We were soon making good progress past the Loch an Dubh-Lochain up the Mam Barrisdale (the pass over the hills) by which time it had started to pouring down. A cairn on the path indicated the start of the climb up the north-west ridge of Luinne Bheinn. Visibility was about 30 yards and we contrived missed a junction in the path and ended up below a cliff face with the summit above us, but we climbed up a corrie to our left and were soon standing in the rain at the summit.

The summit of Luinne Bheinn or Luny Bin as it is commonly known.

We headed over the east top on a good path down over Druim Leac a’ Shith and eventually to the base of the east ridge of Meall Buidhe. We were soon standing by the cairn on the south-east top. It was only a further 200 metres to the main summit and as we got close the weather which had been improving suddenly opened up giving us great views.

The view from the summit of Meall Buidhe with the ridge we climbed up in cloud on the left

On top of Meall Buidhe with the sun breaking through

We descended down the west ridge and eventually arrived back at the bunk house at 8.15pm unfortunately we had booked a table at the pub of 8.00pm. We quickly showered and marched off again. The staff were excellent and the food plentiful and good quality.

The two hill we had climbed – it wasn’t like this when we started!

We arrived back at the bunkhouse to find we were sharing with half a dozen others, they were all fast asleep with the lights out, we had to stumble around in the dark, they also had left us the top bunks to sleep in – great, so knackered, aching limbs and a full bladder I clambered up the step ladders and tried to manoeuvre myself into bed. I was just starting to drop off when the snoring started, I was not impressed. Even less so when I had to clamber out of bed at 2.00am to go you know where. Between paying a visit and returning to bed I lost about a pint of blood to the midgies, they were ferocious!

Thursday, 12 June 2014

Glen Affric (Part 1) – 31 May 2014

After our successful walks of a couple of weeks ago, we were back in Scotland attempting four big walks in a week. There is a general feeling amongst us that we have to get the Munro’s finished and to bed this year. Our first hill was 20 years ago and as the years have passed we have been obsessed with finishing them – all 282.

This was the most challenging day with 3 really remote Munro’s, we had contemplated camping or staying at the Youth Hostel but that would eat into two days. The best option as far as I was concerned was to cycle in along the path in Glen Affric climb the hills and cycle out in the same day, a big ask but possible.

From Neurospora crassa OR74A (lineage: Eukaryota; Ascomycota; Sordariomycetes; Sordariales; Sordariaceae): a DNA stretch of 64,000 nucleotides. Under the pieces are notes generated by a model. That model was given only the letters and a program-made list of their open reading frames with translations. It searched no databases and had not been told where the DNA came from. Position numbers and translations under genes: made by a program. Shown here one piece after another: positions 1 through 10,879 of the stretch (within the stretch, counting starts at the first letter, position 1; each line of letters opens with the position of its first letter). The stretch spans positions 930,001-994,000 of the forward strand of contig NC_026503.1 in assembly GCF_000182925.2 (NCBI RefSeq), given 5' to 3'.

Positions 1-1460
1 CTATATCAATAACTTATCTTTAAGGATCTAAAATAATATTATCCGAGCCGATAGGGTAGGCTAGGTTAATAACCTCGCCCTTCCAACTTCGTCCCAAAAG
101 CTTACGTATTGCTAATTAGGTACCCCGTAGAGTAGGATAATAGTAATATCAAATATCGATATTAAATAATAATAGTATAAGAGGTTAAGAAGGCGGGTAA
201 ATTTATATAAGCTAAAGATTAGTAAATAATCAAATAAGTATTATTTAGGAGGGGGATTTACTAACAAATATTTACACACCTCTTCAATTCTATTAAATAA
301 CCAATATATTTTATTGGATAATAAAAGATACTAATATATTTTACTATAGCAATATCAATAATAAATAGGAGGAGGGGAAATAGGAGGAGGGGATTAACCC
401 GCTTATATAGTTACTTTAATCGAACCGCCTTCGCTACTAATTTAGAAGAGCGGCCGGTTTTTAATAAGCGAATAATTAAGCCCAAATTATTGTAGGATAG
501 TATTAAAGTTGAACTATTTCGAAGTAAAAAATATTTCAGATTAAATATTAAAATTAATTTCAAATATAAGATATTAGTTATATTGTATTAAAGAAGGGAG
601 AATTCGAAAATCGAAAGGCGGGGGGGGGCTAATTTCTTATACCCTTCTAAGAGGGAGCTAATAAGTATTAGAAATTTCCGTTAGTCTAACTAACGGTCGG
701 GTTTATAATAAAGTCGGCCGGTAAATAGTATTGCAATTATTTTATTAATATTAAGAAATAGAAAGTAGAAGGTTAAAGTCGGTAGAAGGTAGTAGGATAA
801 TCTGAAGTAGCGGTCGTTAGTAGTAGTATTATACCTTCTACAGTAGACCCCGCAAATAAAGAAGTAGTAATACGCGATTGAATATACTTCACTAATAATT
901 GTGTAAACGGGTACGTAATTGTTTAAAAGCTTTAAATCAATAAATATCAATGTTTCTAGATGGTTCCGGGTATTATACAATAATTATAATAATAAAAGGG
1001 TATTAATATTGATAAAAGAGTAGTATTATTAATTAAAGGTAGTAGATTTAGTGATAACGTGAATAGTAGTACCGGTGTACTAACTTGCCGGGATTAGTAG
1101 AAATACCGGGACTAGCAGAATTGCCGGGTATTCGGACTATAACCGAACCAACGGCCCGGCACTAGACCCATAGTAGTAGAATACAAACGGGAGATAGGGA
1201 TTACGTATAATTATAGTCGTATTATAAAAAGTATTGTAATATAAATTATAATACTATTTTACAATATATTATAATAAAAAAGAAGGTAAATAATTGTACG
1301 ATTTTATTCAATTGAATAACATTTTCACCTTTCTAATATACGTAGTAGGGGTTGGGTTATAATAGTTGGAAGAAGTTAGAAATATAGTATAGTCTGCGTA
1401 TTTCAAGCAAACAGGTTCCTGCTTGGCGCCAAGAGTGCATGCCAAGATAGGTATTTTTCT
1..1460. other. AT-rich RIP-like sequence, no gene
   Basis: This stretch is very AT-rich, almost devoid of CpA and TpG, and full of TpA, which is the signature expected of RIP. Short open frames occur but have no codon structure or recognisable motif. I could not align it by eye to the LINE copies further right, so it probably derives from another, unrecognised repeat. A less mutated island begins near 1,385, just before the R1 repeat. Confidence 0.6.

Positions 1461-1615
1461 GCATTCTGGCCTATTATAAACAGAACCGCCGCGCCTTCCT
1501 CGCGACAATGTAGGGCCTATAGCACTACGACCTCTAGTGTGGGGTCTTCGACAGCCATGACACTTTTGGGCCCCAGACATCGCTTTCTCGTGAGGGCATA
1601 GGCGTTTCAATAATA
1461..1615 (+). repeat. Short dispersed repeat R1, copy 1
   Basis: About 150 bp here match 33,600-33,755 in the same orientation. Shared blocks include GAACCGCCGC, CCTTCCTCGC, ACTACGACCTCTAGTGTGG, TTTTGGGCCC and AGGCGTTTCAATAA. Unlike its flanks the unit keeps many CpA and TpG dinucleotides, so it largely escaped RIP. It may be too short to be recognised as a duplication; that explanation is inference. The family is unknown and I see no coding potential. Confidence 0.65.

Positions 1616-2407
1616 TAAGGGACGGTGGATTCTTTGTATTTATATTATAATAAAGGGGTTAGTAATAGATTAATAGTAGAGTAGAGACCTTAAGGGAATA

After travelling up to Perth last night we were up bright and early and on the road before 6am. We arrived in Glen Affric at 9.15am sorted the bikes and set off on our way. 

The Alltbeithe Youth Hostel

The track was good in places but unfortunately it was mainly up and down and we ended up pushing the bikes more than riding them. We arrived at Alltbeithe Youth Hostel just before noon and sat down to eat for ten minutes before tackling the day ahead. Talking to the warden she said most people take around seven to nine hours in total to complete the three hills.

The approach to An Socach
It was a warm day but it took us less than two hours to reach the top of An Socach, as we took our photographs Mullach na Dheiragain looked a long way away across the Glen.

Mullach na Dheiragain centre of the ridge.
I had read that there was a faint path that led down over steep ground to the connecting ridge to the days second Munro – Mullach na Dheiragain. This could have been problematical but the weather was fine and I found the cairn marking the start of a faint path. We took a line towards the col opposite and made good time. We then headed along the ridge meeting a party returning from Mullach na Dheiragain they informed us that it was an hour and a half away! We made it in an hour.
Sgurr nan Ceathreamhnan from An Socach
On An Socach with Sgurr nan Ceathreamhnan behind

The walk back via the top Carn na Con Dhu took a further hour and we then had the prospect ahead of the climb up the north-east ridge of Sgurr nan Ceathreamhnan. It wasn’t as bad as we though, steep, but over relatively quickly. As we sat down at the cairn we realised that it was nearly 6pm and we still had to get down. There was a good path to follow over a few ups and downs before we arrived at the top of Coire na Cloiche with a good path to follow back to the bikes and the Youth Hostel.

After two hours of cycling and just as it was starting to get dark we hit a area where we free wheeled for a couple of miles. We eventually arrived back at the cars shortly before 11.00pm, we were all knackered and still had the drive back to Perth to look forward too.

Bird wise we saw a few Ptarmigan and I also had a Scottish tick in the form of a Woodcock.

It’s quiet

Not much to report a pair of Hobby have been seen in the area but it is generally quiet. I have just returned from another week in Scotland hill walking – I will post later.